Drinking With Men

By Rosie Schaap

(Riverside, $26.95, 288 pages)

Who is this author?

If you read the “Drink” column in The New York Times, then you already know Rosie Schaap. If not, this book is a fine introduction to her work. Schaap, a born-and-bred New Yorker, contributes to “This American Life” and npr.org. She has also worked as a bartender (no surprise there) and asan English teacher and an editor (also unsurprising). But, as they say on TV infomercials, “That’s not all!” Schaap has also been a fortuneteller, a librarian at a paranormal society, a preacher/chaplain in response to 9/11 (not typical for a Jewish girl), a community organizer and a manager of homeless shelters. She comes from a family of writers: her late father, Dick, was the famous sportswriter, ESPN host and author; as is her brother Jeremy; her cousin, Phil Schaap, is a jazz historian and DJ.

What is this book about?

A girl walks into a bar…and into a lifelong love of the kind of watering hole where everybody does indeed know your name and is very glad you came. A high-school dropout who left to be a Deadhead, later a student at Bennington College and occasionally employed as a tender of bars, she came to love the peculiar intimacy of small, local drinking joints and the people who form a kind of family there. In her book, she chronicles bars she has known and loved in the U.S., Canada and Ireland and as she talks about these places, which include the Metro North bar car, she tells the story of her life.

Why you’ll like it:

Just as you can meet a total stranger in a bar and find yourself telling him or her your life story over a pint or martini or two, Schaap draws you in with her warmth and vividly descriptive writing. To give you an idea of her voice, here is what she told a Barnes & Noble interviewer:

“A bar is a funny kind of affinity group. If we fall in love with a bar, we don’t instantly know everybody else who loves it. We come together because of this place, so we’re not family, we’re not friends of longstanding, we’re not necessarily friends from any other part of our lives, but there’s something in all of us that responds to whatever that bar had to give us and we stay there and we come to love each other. There is this kind of real closeness, but a distance at the same time that can feel safe.…. You know, a bar is a strange kind of sanctified space where certain things don’t have to be let in. But you can make friends with someone at a bar and be surprised by how that friendship deepens.”

What others are saying:

“[Schaap] describes the unusual camaraderie among bar ‘regulars’ with poignant specificity. It’s a cozy, intimate pleasure to go belly-to-bar with her,” says Entertainment Weekly.

“With focused premise and expansive feeling… [and] very smart assessments of a mode of being that’s not given the credit it deserves. ‘Drinking With Men’ would pair very well this time of year with a well-aged whiskey and a handful of peanuts,” says The Boston Globe.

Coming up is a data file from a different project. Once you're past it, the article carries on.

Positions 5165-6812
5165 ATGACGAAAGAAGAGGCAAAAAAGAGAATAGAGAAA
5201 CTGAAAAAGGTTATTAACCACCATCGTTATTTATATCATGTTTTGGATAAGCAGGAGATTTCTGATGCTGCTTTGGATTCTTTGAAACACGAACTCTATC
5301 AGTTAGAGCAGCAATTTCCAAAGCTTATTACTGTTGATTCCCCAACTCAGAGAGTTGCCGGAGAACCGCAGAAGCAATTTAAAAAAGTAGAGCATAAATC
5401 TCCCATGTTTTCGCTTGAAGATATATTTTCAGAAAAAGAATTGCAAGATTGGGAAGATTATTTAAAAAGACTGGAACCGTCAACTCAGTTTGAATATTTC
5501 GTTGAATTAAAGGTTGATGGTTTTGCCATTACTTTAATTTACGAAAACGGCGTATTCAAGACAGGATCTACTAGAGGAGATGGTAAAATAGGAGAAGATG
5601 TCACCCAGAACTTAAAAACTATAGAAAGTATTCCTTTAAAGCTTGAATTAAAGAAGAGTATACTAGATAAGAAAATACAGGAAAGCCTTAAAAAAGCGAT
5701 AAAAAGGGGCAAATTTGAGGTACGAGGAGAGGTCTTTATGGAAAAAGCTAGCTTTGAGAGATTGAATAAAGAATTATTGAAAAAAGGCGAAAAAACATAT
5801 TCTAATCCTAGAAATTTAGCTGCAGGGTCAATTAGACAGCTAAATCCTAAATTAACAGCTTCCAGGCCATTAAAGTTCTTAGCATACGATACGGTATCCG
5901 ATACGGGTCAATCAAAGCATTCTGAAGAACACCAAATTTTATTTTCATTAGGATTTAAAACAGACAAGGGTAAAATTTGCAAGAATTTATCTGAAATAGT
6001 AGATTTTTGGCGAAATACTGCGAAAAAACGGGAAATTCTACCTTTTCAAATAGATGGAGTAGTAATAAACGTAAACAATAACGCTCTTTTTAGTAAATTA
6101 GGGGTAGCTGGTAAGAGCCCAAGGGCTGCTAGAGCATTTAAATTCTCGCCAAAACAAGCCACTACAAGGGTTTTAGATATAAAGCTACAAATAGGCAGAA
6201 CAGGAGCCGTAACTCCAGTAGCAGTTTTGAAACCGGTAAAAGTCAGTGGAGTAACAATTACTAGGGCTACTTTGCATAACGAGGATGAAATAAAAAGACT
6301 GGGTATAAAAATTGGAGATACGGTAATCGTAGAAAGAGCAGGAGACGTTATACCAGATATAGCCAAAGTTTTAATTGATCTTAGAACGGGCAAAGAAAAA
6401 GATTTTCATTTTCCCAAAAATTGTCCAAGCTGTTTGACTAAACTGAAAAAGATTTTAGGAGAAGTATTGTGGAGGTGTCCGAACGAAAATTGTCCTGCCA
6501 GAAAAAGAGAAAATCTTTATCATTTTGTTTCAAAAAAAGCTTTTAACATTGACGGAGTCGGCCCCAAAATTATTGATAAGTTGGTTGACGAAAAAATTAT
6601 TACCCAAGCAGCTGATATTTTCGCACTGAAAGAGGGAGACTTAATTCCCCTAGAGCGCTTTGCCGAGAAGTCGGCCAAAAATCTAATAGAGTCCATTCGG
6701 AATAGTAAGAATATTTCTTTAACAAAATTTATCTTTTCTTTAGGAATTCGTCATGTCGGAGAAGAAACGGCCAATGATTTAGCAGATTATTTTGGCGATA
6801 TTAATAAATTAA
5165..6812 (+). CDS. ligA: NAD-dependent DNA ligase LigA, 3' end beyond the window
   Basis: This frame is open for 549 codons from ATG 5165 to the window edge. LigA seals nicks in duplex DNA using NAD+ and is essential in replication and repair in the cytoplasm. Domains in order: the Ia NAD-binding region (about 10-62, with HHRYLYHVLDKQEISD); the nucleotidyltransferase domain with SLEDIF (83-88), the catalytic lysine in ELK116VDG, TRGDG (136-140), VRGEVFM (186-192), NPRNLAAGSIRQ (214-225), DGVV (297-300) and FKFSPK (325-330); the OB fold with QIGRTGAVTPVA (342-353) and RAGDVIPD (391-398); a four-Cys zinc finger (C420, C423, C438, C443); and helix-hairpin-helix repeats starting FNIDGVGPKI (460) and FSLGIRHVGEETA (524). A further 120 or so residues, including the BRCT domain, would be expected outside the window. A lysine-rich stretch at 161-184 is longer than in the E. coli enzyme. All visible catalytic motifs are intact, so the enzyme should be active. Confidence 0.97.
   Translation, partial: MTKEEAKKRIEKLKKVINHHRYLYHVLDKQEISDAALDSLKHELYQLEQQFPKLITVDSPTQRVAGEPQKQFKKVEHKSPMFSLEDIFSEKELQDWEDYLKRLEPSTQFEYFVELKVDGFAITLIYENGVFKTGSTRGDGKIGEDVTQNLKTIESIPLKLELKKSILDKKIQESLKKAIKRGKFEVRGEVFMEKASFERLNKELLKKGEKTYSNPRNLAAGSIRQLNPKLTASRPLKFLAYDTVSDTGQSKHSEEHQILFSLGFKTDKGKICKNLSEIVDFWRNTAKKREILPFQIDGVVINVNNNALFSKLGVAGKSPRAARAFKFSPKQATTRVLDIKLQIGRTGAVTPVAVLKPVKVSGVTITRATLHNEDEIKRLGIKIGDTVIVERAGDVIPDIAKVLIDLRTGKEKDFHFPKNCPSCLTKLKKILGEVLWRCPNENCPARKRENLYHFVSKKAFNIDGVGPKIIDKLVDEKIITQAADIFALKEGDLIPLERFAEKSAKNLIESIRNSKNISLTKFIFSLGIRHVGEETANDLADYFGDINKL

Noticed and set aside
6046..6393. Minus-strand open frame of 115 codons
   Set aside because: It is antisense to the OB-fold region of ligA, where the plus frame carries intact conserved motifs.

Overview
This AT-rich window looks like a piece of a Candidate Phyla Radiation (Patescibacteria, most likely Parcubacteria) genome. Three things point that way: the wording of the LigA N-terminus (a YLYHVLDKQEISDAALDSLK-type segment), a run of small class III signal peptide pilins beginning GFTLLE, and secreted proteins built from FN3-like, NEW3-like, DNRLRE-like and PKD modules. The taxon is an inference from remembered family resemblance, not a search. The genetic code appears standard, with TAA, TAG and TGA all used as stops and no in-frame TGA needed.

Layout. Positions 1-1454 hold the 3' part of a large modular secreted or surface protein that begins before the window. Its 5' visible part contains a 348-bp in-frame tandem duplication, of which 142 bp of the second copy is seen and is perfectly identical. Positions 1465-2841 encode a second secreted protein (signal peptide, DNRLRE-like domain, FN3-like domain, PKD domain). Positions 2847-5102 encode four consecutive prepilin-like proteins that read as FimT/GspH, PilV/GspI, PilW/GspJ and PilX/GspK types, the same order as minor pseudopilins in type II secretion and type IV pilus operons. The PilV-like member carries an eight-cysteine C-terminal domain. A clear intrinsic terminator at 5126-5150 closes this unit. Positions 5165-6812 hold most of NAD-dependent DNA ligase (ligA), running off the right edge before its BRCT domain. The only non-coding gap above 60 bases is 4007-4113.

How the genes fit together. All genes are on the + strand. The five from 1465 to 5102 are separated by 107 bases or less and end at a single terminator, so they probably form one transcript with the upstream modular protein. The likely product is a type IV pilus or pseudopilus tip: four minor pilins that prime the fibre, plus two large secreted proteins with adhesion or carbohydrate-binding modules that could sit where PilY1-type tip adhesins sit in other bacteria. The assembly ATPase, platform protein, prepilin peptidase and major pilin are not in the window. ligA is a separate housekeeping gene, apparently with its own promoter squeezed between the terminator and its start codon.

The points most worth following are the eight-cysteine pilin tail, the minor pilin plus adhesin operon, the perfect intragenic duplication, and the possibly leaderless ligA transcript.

“A wonderfully funny and openhearted book from a generous, charismatic writer… [Schaap is] a born storyteller… There’s no substitute for the kind of community you can find in a good tavern. And no American writer can explain it better than Rosie Schaap,” says NPR.org.

“Witty…a vivid study of both Schaap’s life in bars, often as one of the few women regulars, and a gimlet-eyed exploration of modern bar culture,” says the Chicago Tribune.

Publishers Weekly says:  “Schaap … sought out an early kinship with adult company and alcohol, a lifelong pursuit she fondly chronicles as she recounts the homes and families she’s made in bars around the world. With an absentee father and a complicated relationship with her mother, she gets satisfaction from the interest other adults took in her, utilizing that dynamic when she briefly becomes a tarot card reader as a teen in the bar car of the Metro North commuter train, trading readings for beers. Feeling out of place at home and at school, she drops out at 16 to follow the Grateful Dead full-time, ending up on the West Coast. In college at 19, she goes to Dublin for a summer study abroad and it’s there, at a cozy, smoky bar frequented by writers and storytellers, that Schaap feels the sense of belonging and community she’s been thirsting for. Back in the U.S., she discovers bars near school in Vermont and later in New York that offer a “safe haven, my breathing space… where I figured out how to be myself.” Feeling like a regular matters to her, providing her with an anchor and a code of kindness and decency to live by learned from how patrons and bartenders treats one other. Schaap estimates she’s passed 13,000 hours in bars, and judging by the warmth and camaraderie she evokes, it clearly has been time well spent.”

Says Kirkus Reviews: The author extolls the pleasures of “bar regularhood,” focusing on those establishments with distinct atmospheres–sometimes evoking European cafe societies, other times fondly portraying out-of-the-way places with colorful owners–to demonstrate how they can serve as “relief from isolation,” a “refuge from the too-deep and too-personal,” and a means for broadening one’s ability to listen and empathize with others. Schaap briefly acknowledges the negative aspects, especially for women who frequent bars alone, but she paints a mostly romantic portrait of discovering friendship and conviviality that is gradually tempered over time. …The author only briefly touches on alcoholism, one possible explanation for the hundreds of hours spent in bars; what remains is a brisk, lucid account of finding a tenuous peace after a period of escapism. The conclusions reached are familiar, but Schaap’s talent for balancing self-revelation with humor, melancholy and wisdom turn an otherwise niche topic
into one with greater appeal.”

When is it available?

Cheers! “Drinking With Men” is on tap at the Downtown Hartford Public Library.

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